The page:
Book Big Wins and Crush September Trading
They thought Irma would swallow Florida whole.
But a last-minute change in trajectory saved the Miami metro area from a direct hit. While Irma dished out damage across the state, the devastation the media has reported so far was not nearly as extensive as was initially feared. Even Disney World is set to reopen today. The happiest place on earth never lost power during the climax of the hurricane and was spared extensive damage, according to numerous reports on social media.
Investors celebrated this victory against the elements by sending stocks back toward their all-time highs. The major averages jumped more than 1% to start the new trading week. Across the world, stocks are climbing this morning as the MSCI All Country World Index hits record highs.
Now that the hurricane has made landfall and weakened, we’re able to form a clearer picture of its impact. After all, the exact path of a hurricane is notoriously difficult to predict. After Harvey left Houston underwater, we were conditioned to expect complete annihilation from Irma.
Natural disasters and other unpredictable world events can create a lot of uncertainty in the markets.
Forget what you now know this morning. Just look at this map of Irma’s potential paths meteorologists released just 10 days ago:
While we had a general idea as to where Irma could make landfall, we had no clue how the storm and its aftermath would play out in real-time.
We can say the same about the markets. Our analysis can help us ride out the storm. Yet we rarely know where our investments will ultimately wash up.
Negative events pop up and convince us to prepare for death and destruction. But our survival instincts occasionally betray us…
You’ve probably heard that September is historically a bad month for stocks.
But that’s not entirely accurate.
Like most stock market myths, this one starts out with a little bit of truth behind it.
According to Bespoke Investment Group, September is the only month of the year that’s been negative on average for the last 100 years. And in the last 20 years, September has led to negative 0.7% returns on average.
“There are a couple big problems with those numbers,” our stat man Jonas Elmerraji explains. “First, the average most folks are using is the arithmetic mean. Means don’t deal with outliers well. And investing returns are packed with outliers. In other words, the utterly massive negative 13.6% return that the S&P 500 logged in September 2008 has a disproportionate effect on how September looks versus the rest of the years.”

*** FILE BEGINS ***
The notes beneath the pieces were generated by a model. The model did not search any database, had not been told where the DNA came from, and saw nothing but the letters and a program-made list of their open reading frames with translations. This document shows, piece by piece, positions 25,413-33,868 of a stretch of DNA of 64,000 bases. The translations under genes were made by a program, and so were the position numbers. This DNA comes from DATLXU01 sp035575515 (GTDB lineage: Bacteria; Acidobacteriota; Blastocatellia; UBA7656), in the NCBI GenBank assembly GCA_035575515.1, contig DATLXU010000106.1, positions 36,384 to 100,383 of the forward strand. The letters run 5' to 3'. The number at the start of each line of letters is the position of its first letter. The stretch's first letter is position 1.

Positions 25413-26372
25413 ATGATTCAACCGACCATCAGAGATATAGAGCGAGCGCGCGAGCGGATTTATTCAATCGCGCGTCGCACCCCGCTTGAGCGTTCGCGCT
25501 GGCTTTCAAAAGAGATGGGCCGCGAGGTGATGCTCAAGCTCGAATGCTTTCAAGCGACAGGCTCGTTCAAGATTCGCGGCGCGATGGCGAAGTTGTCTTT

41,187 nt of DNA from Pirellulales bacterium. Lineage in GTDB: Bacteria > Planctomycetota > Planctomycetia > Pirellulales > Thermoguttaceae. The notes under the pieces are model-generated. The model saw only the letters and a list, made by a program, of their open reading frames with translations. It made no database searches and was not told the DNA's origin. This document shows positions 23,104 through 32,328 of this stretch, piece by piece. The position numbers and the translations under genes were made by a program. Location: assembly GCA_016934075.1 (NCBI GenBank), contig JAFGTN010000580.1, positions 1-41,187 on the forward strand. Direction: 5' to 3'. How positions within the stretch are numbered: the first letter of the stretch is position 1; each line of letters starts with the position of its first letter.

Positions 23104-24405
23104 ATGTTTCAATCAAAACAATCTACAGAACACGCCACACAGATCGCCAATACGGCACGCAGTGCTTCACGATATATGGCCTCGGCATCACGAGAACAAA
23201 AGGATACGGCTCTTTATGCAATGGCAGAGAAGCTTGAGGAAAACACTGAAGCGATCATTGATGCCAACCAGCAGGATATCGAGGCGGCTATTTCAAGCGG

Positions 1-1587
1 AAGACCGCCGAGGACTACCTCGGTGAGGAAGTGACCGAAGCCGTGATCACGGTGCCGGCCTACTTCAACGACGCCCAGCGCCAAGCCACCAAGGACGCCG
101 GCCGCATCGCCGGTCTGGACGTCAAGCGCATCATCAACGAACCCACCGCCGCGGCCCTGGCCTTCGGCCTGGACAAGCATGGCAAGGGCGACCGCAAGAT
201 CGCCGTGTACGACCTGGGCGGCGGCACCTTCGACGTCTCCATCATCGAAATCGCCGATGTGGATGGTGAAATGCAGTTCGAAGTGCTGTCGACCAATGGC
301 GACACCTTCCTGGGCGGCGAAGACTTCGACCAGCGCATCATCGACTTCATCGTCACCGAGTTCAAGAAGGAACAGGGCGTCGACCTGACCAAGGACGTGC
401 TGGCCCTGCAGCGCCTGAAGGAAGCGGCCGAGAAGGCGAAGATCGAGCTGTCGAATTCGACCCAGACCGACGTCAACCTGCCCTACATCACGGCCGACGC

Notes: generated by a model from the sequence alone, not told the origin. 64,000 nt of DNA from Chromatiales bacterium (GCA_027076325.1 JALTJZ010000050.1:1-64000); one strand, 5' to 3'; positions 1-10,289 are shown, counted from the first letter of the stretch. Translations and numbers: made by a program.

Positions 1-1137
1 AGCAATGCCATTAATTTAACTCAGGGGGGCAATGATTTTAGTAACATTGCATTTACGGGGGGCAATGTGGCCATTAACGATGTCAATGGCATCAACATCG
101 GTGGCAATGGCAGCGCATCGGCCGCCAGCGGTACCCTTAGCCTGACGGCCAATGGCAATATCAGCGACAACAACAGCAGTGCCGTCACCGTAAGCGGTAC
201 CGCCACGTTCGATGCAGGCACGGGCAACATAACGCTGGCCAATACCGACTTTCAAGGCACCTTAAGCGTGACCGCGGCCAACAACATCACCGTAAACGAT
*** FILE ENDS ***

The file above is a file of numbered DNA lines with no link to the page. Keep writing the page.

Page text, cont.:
Jonas has come up with a better solution – one that doesn’t rely on arbitrary calendar months.
Enter the Kinetic Composite. The Kinetic Composite shows an idealized price line based on historical stock price data Jonas explains, solving these seasonality problems.
“It’s mathematically scaled so that big outlier years don’t give us misleading results,” Jonas continues. “And it’s continuous, which means that we aren’t hamstrung into looking at arbitrary timeframes like calendar months.”
Here’s what the Kinetic Composite looks like for the S&P 500 in September based on the last 20 years’ price action:
The black line is the Kinetic Composite. The red line Jonas added connects the start and end points for the month.
It’s easy to see that the Kinetic Composite finishes lower in September (but not by much). But investors are missing the huge price spike in the middle of the month.
“September isn’t a terrible month for stocks,” Jonas concludes. “The first half of the month is actually incredibly bullish for stocks. It’s the second half of September when all the downside has historically taken place.”
Of course, not all stocks are going to trade exactly like our Kinetic Composite chart. Jonas notes that select stocks offer fantastic opportunities in September (you can get in on his next exclusive trade by clicking here).
Futures are screaming higher once again this morning. You can use this melt-up opportunity to lock in some trading gains. That way, you’ll have some new cash to work with after taking gains off the table as we approach peak September seasonal prices.